1: Getting into the play-off spots felt a significant moment
Mansfield Town' s rollercoaster season saw them claw their way back in the play-offs spots on Saturday for the first time since early season before their injury crisis.
Having slid down to second bottom at one stage it felt a significant moment.
But Saturday felt like they had finally somehow scaled that mountain and planted a flag at the top of it.
However, being only being three points off the automatic promotion places, there is no way Mansfield will now ease off the gas.
The confidence is flowing, the spirits are high and the winning run continues.
They have now reeled off nine wins from their last 10 league games, including six wins in a row – their best showing since 1991.
It is also seven victories in a row at home – a great stat but also a reminder that they have played more at home than away this season and need to keep their form going on the road as they even that up over the coming weeks with six of the next eight away.
2: Mansfield Town need Oli Hawkins up front
The towering Hawkins has been a key figure for Stags this season both up front and at the back.
He started out superbly as a striker but was forced to drop back as an emergency centre half due to the club's injury crisis.
Hawkins has done a good job there and started Saturday's game at the back.
But, when pushed up front after the break, we were immediately reminded, with his height, about how good he is with his headed flick-ons – ideal for someone with the pace and reaction of Rhys Oates.
Jordan Bowery has been immense in recent games, but his instinct up there is to hold the ball up and bring others into play with back to goal and the Hawkins flicks may be more beneficial to Oates.
Bowery can also play a number of other roles and stay a vital cog in the machine.
Stags will be hoping that a knock Hawkins picked up late on Saturday is nothing serious.
Hawkins could also do with picking up less yellow cards. He has already been suspended once and another seems inevitable. He has now been cautioned six times in the last seven games!
3: A brace of goals is just the tonic Harry Charsley needed
It's been a tough season so far for Harry Charsley at Mansfield Town.
So it was the perfect tonic for him to come on and be the second half hero on Saturday and will do his confidence the world of good.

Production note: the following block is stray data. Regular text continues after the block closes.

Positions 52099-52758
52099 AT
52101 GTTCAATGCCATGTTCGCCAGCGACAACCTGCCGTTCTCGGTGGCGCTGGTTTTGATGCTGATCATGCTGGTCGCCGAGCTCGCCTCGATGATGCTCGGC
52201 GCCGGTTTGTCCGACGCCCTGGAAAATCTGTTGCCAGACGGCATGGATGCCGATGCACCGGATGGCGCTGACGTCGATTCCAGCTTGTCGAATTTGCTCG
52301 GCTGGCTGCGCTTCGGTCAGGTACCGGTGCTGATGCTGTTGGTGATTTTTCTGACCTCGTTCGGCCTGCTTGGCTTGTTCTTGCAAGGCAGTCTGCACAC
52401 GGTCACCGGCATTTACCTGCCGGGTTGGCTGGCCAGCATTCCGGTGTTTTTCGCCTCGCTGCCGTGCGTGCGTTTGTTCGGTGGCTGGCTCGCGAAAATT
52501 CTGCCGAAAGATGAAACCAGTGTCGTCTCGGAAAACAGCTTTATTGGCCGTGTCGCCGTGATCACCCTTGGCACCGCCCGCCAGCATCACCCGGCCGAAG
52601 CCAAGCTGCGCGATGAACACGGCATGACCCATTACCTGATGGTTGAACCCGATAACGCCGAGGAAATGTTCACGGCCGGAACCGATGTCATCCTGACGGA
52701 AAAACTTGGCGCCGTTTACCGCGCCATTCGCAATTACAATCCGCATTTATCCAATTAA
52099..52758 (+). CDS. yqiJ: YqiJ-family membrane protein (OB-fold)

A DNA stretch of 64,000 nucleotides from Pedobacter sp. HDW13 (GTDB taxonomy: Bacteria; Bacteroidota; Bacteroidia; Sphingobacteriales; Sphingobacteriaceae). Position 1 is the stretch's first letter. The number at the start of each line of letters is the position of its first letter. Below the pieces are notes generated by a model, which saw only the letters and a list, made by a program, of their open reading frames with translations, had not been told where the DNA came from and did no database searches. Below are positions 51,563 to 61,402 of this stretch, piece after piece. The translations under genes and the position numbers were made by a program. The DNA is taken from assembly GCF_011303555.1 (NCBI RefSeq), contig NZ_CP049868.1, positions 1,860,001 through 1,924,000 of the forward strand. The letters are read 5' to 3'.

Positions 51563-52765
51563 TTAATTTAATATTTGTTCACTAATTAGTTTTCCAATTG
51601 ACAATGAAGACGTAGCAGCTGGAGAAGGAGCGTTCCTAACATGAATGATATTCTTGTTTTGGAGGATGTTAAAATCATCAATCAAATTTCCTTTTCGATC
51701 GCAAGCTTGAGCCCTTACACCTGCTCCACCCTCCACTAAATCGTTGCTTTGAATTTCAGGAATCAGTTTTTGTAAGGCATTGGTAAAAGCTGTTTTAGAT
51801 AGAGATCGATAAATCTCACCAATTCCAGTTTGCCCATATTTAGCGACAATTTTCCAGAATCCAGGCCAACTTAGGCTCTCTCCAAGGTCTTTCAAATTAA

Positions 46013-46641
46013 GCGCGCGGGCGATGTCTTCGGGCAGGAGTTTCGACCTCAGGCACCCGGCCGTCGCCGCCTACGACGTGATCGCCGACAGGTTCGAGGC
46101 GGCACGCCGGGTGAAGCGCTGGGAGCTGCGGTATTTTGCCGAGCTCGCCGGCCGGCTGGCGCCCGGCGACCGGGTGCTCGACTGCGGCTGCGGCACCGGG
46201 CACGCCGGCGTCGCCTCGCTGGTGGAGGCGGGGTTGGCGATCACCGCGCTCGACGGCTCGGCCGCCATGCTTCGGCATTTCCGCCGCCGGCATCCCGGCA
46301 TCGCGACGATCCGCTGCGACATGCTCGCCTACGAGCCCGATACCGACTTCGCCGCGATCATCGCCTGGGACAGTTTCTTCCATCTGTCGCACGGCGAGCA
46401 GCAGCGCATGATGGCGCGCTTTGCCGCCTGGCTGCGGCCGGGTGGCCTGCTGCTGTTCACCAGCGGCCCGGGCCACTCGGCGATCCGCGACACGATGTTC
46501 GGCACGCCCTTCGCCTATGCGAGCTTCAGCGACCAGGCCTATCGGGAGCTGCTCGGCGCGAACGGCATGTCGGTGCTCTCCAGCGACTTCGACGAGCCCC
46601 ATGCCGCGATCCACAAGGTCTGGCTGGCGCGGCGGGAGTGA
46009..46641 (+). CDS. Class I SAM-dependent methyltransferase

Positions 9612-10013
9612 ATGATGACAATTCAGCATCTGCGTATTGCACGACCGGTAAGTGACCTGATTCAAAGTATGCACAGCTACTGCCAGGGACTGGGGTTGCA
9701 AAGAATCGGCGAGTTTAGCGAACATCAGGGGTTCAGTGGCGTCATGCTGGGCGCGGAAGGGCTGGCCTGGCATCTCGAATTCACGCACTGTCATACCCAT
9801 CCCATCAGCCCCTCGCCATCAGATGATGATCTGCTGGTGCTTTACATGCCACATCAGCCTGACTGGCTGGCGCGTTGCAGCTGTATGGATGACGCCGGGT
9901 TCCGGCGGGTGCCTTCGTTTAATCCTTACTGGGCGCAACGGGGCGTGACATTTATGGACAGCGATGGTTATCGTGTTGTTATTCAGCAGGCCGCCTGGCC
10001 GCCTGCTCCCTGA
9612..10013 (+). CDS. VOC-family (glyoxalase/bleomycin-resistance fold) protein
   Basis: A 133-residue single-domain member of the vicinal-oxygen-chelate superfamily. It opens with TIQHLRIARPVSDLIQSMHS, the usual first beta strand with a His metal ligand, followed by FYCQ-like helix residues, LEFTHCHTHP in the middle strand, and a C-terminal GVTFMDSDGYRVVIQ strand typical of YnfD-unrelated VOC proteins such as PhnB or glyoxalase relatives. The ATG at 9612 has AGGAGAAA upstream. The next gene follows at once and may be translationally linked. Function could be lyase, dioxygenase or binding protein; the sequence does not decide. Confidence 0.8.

Charsley impressed early on in his Stags career after joining two years ago but the sheer strength of Stags' complement of midfield players – when all fit – has seen him fail to be regular first choice this season.
An injury to Ollie Clarke on Saturday saw him get a full 45 minutes and he certainly made the most of it with enthusiastic running as always but this time crowned with two excellent finishes.
4: George Maris is an unsung hero
Midfielder George Maris does not get as many man of the matches as he deserves and can often be an unsung hero for Stags.
But he is a vital cog in the works, links up play superbly and gets a foot in when needed.
On Saturday he managed to get his face in the way of a goalbound George Miller shot that had already beaten Nathan Bishop.
It was a painful but crucial moment at 0-0 as the afternoon could have taken a very different turn.
Instead he was up after treatment and within three minutes Mansfield were ahead at the other end.
5: Fans have played their part in the winning run
Once again on Saturday, Mansfield Town's fans played their part in the win, keeping the encouragement going and lifting a side that were not at their best in the first half.
After such a hectic schedule recently, there were signs of tiredness on Saturday as Stags failed to get into top gear against a decent Walsall side.
But the only boos at half-time were reserved for referee Ross Joyce and the home fans stayed firmly behind their side.
Charsley's first goal was a massive relief and Stags contained Walsall's response comfortably, protecting Nathan Bishop, before Charsley's second goal on 89 minutes saw the home fans blow the roof off in an outpouring of sheer joy and relief of not having to ensure the usual nervy stoppage time with only a one goal lead torment.